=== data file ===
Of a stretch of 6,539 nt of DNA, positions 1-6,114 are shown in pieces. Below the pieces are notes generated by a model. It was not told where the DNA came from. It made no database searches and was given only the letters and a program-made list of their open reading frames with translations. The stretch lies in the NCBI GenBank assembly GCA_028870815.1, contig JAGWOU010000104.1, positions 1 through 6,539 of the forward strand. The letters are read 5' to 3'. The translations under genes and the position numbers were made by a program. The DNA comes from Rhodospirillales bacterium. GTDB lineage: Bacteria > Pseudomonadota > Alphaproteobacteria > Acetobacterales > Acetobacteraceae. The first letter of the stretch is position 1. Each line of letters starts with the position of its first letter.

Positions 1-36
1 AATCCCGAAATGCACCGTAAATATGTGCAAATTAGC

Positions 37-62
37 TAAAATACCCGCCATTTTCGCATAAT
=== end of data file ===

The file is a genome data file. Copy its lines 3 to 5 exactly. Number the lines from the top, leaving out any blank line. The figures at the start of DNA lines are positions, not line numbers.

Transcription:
1 AATCCCGAAATGCACCGTAAATATGTGCAAATTAGC

Positions 37-62
37 TAAAATACCCGCCATTTTCGCATAAT